Assistant superintendent Nevenka Fair updates the board of education on its Indigenous immersion program for kindergarten. Photo, Mike Chouinard/Campbell River Mirror

School district gets number for Indigenous immersion in Campbell River

Pilot project in Liq’wala/Kwak’wala language, culture

The Campbell River school district hoped for at least a dozen kindergarten students for a proposed Indigenous immersion pilot program.

It got that and then some, School District 72 staff told trustees at the Feb. 5 board meeting.

“It is going to go ahead,” assistant superintendent Nevenka Fair said while updating the board on the two-year pilot program, as well as a recent open house on Jan. 20 the district held for families interested in the program.

The kindergarten students are enroled in a Liq’wala/Kwak’wala immersion program at Ripple Rock Elementary that will start in September. The district’s hope was to get between 12 and 18 students signed up. As of the board meeting, Fair said there were 14 students confirmed.

RELATED STORY: Campbell River school to get Indigenous immersion program

Fair said the open house in January provided an opportunity for the school district to give parents an idea of what the program will look like as well as the history of how it originated. It also meant Ripple Rock staff got to share some information about the school itself and the opportunities they offer. She said parents commented later about how excited the staff were about the new immersion program.

As well, the district will also be talking to parents of children currently in kindergarten at the school to determine if there is enough interest to include Grade 1 as part of the immersion program.

The school district has been working to incorporate Indigenous culture in schools in a number of ways, such as through its Aboriginal Educational Enhancement Agreement and training for staff.

RELATED STORY: All Campbell River school district leads the way with indigenous training for staff

District staff also spoke at the board meeting about how the program fits with a recent United Nations declaration.

“This year has been declared by the UN as the Year of Indigenous Languages,” superintendent Jeremy Morrow said at the outset of the meeting. “I think it’s particularly timely.”

He added the UN has made this declaration in light of the critical role that languages play in people’s lives, serving as a repository for their history, unique identity, traditions and memory. At the same time, many Indigenous languages are disappearing.

Fair expanded on this to explain the UN declaration is opening up a number of grant opportunities from the federal and provincial governments for Indigenous language projects.

“We will be exploring these with our local Indigenous communities,” she said.

The trustees followed up with a motion to work with local First Nations chiefs and councils to explore any chances for more language programs supported by grants. The trustees passed the motion unanimously.

Trustee Daryl Hagen added that the district chose to move ahead with the new program at Ripple Rock on its own rather than as a result of a grant opportunity.

“I would like it to be noted that we did this not expecting to get any grants,” he said. “We just said we had to do this.”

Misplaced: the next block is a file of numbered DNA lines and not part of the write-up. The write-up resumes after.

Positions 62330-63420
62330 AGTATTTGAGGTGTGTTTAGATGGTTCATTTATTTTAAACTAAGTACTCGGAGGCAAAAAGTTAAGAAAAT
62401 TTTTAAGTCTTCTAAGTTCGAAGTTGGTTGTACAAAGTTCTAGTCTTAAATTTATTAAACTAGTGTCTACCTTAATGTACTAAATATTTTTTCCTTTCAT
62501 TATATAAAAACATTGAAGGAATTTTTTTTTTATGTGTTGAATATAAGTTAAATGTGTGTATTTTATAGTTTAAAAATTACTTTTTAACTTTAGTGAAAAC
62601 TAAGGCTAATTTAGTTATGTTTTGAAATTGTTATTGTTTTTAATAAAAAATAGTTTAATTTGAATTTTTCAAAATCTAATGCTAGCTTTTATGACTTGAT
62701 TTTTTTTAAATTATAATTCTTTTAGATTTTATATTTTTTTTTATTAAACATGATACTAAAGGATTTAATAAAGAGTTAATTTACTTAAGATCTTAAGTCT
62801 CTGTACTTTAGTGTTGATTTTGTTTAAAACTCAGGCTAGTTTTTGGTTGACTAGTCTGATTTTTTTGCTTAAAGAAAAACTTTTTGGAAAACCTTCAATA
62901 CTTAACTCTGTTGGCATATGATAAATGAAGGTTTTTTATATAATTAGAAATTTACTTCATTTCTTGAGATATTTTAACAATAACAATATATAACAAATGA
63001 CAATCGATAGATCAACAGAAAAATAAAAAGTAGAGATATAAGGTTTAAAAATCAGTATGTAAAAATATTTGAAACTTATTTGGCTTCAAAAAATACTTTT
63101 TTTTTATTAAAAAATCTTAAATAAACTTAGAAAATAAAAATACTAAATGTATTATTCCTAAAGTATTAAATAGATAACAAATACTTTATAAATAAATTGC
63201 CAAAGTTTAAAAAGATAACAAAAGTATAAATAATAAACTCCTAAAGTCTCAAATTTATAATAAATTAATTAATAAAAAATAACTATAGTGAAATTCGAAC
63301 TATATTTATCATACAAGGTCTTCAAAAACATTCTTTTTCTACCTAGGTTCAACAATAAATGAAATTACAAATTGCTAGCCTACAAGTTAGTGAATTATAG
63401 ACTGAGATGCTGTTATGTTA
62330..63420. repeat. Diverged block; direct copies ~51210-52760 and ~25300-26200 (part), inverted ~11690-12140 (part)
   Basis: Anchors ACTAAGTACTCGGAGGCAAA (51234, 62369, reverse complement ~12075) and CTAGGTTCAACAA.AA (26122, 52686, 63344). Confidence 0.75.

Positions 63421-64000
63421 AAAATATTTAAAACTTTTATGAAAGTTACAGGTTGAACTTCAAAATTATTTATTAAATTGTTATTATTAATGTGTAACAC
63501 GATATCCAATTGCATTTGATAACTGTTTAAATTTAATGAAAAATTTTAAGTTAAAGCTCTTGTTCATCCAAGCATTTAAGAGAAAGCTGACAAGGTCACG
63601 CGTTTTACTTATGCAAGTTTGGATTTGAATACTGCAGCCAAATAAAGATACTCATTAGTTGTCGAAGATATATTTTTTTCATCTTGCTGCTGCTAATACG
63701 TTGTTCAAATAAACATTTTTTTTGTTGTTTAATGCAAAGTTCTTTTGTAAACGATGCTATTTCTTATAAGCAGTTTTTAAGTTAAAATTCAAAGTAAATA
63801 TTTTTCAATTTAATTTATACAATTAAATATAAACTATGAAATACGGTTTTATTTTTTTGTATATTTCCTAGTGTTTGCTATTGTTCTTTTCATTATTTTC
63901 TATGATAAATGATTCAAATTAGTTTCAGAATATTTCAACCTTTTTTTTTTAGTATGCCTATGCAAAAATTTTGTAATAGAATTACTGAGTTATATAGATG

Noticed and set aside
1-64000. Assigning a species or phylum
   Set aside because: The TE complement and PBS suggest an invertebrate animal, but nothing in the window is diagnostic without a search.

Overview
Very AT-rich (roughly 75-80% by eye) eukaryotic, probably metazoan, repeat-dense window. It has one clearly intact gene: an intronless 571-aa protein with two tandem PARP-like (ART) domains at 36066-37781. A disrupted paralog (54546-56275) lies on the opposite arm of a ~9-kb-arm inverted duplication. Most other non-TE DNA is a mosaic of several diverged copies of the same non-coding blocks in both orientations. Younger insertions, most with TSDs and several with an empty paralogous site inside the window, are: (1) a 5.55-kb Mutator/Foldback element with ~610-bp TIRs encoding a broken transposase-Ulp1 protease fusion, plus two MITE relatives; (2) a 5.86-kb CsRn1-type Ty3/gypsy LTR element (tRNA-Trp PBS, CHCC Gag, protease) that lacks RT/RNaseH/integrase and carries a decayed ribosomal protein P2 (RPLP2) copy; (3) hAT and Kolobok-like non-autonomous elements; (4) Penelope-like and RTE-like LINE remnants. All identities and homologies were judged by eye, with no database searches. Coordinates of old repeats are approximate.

Some trustees echoed the points about this being an opportunity to work further with the local communities on its Aboriginal Educational Enhancement Agreement. Others touched on how the program helps fulfill recommendations from the federal Truth and Reconciliation Commission.

“Our support of this program is at least a first step along that way,” trustee John Kerr said. “I would suspect that we are probably, if we’re not the only district, one of the few districts in the province who is doing this.”

Just Posted

Oak Bay doctor the pulse of Island’s heart failure clinic

Dr. Elizabeth Swiggum has headed heart clinic for past 14 years

PHOTOS: A summer morning in Oak Bay

A walkabout at Oak Bay Marina

Annual study shows high satisfaction with B.C. post-secondary schools

Study also reveals men tend to dominate higher paying jobs in the trades

Pavement work to close Fort Rodd Hill

Historic site scheduled to be closed to public Sept. 3 to 6

Cross-examination begins for Oak Bay dad accused of killing daughters

Andrew Berry is charged in the deaths of six-year-old Chloe and four-year-old Aubrey in 2017

B.C. sockeye returns drop as official calls 2019 ‘extremely challenging’

Federal government says officials are seeing the same thing off Alaska and Washington state

Expanded support to help B.C. youth from care attend university still falling short

Inadequate support, limited awareness and eligibility restrictions some of the existing challenges

Ethnic media aim to help maintain boost in voting by new Canadians

Statistics Canada says new Canadians made up about one-fifth of the voting population in 2016

Dog attacked by river otters, Penticton owner says

Marie Fletcher says her dog was pulled underwater by four river otters in the Penticton Channel

Greater Victoria wanted list for the week of Aug. 23

Greater Victoria Crime Stoppers is seeking the public’s help in locating the… Continue reading

POLL: Should there be a ban on gas-powered leaf blowers?

We’ve all heard them, and most likely cursed them under our breath.… Continue reading

Wife charged in husband’s death in Sechelt

Karin Fischer has been charged with second-degree murder in the death of her husband, Max

B.C. Hydro applies for rare cut in electricity rates next year

Province wrote off $1.1 billion debt to help reverse rate increase

Most Read